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 15th Annual Edition
'Buying Power of Black America' report breaks down billions in expenditures

Black consumers are responding to tighter economic condition by focusing more of their spending on items and services that improve their homes and lifestyle. That's one of the trends revealed in the 15th annual report, "The Buying Power of Black America," published by Target Market News. The report analyzes spending for black households in 2008 and finds that African-Americans...
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 Black Stats  
Frequently requested data on African American consumers

Black Buying Power:
 $803 Billion (2008)

Black U.S. Population:
 41.1 million

Top Five Black Cities
 - New York
 - Chicago
 - Detroit
 - Philadelphia
 - Houston

Top Five Black Metros:
 - New York-New Jersey
 - Washington-Baltimore
 - Chicago-Gary
 - Los Angeles
 - Philadelphia

Top Five Expenditures:
 - Housing $166.3 bil.
 - Food $65.3 bil.
 - Cars/Trucks $31.5 bil.
 - Clothing $26.9 bil.
 - Health Care $23.9 bil.

Click here for more stats from "The Buying Power of Black America."
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Get quick access to key
U.S. Census 
Bureau Data

Click here to go to African-American Census Bureau data

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BET Networks President Scott Mills reflects on 30 years of change at the company

By Jon Friedman
MarketWatch.com

(June 23, 2010) ) BET President Scott Mills, a naturally enthusiastic man who can talk from sun to sun about his cable television outfit, needed only seven words to sum up the 30-year-old network's strategy.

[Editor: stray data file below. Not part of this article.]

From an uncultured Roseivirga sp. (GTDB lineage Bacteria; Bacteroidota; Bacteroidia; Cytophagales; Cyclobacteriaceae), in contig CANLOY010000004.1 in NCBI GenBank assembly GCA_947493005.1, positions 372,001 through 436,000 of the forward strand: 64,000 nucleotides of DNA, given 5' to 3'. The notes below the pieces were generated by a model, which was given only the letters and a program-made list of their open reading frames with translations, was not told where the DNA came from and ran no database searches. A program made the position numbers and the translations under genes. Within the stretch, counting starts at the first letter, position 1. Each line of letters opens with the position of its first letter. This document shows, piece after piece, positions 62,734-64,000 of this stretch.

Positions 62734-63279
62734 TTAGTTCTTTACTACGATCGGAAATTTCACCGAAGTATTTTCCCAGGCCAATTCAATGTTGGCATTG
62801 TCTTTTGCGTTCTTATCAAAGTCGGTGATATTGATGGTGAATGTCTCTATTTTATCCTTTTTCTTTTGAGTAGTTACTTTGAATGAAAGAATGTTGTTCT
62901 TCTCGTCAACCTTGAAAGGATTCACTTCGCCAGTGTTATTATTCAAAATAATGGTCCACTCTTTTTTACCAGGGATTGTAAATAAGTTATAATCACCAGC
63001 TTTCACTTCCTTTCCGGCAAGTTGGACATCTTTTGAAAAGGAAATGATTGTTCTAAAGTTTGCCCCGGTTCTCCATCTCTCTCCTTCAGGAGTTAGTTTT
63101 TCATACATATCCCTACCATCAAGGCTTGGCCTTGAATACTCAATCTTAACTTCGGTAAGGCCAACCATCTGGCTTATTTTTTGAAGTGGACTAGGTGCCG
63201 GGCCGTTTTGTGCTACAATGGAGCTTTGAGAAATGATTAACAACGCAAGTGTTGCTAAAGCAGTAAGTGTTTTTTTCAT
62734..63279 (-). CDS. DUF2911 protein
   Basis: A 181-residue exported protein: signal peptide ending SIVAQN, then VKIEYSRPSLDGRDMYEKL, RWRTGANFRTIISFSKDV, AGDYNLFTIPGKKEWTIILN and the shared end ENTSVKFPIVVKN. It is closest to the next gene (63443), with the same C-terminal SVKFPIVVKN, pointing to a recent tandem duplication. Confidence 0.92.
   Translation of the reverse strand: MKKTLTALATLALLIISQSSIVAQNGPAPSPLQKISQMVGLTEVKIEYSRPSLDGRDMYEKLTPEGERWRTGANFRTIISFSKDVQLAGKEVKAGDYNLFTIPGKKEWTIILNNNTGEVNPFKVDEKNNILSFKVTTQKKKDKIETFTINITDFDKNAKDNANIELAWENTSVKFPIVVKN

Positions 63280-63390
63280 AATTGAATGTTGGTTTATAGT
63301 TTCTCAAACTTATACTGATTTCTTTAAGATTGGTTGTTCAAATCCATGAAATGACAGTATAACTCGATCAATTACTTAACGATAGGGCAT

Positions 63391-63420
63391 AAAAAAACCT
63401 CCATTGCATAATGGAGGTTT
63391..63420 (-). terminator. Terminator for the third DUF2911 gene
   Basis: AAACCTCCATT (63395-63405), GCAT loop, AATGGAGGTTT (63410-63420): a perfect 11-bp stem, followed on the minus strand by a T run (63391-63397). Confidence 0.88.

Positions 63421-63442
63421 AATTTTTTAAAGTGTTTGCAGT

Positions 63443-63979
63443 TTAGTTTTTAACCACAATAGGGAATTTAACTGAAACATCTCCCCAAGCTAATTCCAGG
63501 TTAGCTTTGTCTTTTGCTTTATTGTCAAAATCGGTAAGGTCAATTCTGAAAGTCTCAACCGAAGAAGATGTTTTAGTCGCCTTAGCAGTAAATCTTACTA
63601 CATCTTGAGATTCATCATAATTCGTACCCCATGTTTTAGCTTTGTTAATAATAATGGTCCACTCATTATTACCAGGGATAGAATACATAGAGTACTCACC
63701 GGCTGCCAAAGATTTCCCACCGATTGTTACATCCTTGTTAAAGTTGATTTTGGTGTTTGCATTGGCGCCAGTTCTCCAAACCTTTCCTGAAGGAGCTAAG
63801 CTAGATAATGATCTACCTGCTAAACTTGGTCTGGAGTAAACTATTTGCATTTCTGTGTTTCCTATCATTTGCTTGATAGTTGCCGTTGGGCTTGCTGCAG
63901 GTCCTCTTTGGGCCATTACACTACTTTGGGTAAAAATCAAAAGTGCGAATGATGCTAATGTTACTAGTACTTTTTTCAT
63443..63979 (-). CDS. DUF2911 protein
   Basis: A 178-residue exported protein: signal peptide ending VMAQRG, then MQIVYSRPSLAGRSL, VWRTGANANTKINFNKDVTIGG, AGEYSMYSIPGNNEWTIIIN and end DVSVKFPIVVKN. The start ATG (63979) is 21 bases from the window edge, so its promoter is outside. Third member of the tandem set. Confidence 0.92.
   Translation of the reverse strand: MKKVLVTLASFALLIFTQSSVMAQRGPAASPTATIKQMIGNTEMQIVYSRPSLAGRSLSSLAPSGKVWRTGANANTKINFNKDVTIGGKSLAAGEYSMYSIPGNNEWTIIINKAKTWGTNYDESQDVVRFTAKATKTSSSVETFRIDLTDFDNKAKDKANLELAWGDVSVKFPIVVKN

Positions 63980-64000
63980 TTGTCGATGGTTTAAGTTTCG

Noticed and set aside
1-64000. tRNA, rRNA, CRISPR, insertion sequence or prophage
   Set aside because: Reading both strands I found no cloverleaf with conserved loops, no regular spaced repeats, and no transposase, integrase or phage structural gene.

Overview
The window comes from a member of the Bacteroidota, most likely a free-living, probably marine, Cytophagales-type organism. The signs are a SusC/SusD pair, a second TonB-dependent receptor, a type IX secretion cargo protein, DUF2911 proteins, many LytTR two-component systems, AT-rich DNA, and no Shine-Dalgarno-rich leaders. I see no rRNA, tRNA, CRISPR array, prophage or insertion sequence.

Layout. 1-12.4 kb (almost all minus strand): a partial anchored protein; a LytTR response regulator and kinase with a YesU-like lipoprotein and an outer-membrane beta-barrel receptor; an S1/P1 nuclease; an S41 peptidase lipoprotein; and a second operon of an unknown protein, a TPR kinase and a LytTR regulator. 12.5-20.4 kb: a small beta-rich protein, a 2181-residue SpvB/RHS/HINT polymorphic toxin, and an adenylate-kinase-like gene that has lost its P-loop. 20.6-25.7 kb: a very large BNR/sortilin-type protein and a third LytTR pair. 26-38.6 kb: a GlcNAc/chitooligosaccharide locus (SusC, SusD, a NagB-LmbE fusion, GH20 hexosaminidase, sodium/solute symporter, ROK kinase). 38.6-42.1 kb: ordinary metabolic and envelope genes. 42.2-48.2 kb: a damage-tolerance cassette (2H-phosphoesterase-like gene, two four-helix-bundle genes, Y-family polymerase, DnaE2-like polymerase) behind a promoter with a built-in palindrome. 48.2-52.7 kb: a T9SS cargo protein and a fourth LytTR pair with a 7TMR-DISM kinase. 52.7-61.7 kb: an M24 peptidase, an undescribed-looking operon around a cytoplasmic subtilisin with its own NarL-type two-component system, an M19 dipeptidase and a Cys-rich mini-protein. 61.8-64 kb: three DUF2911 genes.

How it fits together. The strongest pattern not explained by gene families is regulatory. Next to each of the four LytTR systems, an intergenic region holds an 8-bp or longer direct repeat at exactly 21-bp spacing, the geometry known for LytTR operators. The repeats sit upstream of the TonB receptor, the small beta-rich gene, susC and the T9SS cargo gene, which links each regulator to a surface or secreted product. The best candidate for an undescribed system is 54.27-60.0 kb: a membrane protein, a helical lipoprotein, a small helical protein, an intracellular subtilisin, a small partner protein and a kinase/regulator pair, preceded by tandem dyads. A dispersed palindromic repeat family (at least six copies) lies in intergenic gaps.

"You live and die by what resonates," Mills told me.

As Mills smiled contentedly, for a moment I couldn't quite figure out whether he was making a commentary on BET's programming progress today or pondering the station's outdated image as a purveyor of music videos. Maybe it's really just one and the same.

BET, the dominant African-American media brand, is a force by any measure. Its primary channel reaches more than 90 million households in the United States, Canada, the Caribbean, the United Kingdom, the Middle East and sub-Saharan Africa. Its other operations include BET.com, Centric (a 24-hour entertainment network targeting the 25-to-54 age group), and Digital Networks.

Forging a connection
Once, when BET was intent on forging a connection with its viewers, it relied heavily on music videos to create an identity. Some critics, however, charged that some of the videos shown on BET -- a familiar acronym for Black Entertainment Television -- reflected immorality. That was then.

Now, at BET, the mantra might well be "mainstream." Today, about 15% of BET's content involves music videos, Mills noted.

When BET conducted a survey among its audience, it polled 80,000 people to find out what viewers cared about. "The one universal theme was the importance of family," Mills said.

The findings reinforced BET's conviction that it was essential to provide programming that can appeal to any member of the family, such as "Sunday Best," "The Mo'Nique Show" and "The Family Crews." See the BET website.

BET's mission is to "reflect, respect and elevate our (audience)" Mills said.

Making progress
BET is undeniably making progress, underscored by Starbucks' decision to advertise on BET. Snagging a major advertiser like Starbucks highlights BET's progress.

The network was launched in January 1980 by former lobbyist Robert Johnson. He received a loan for $15,000, and also obtained a $500,000 investment from cable magnate John Malone.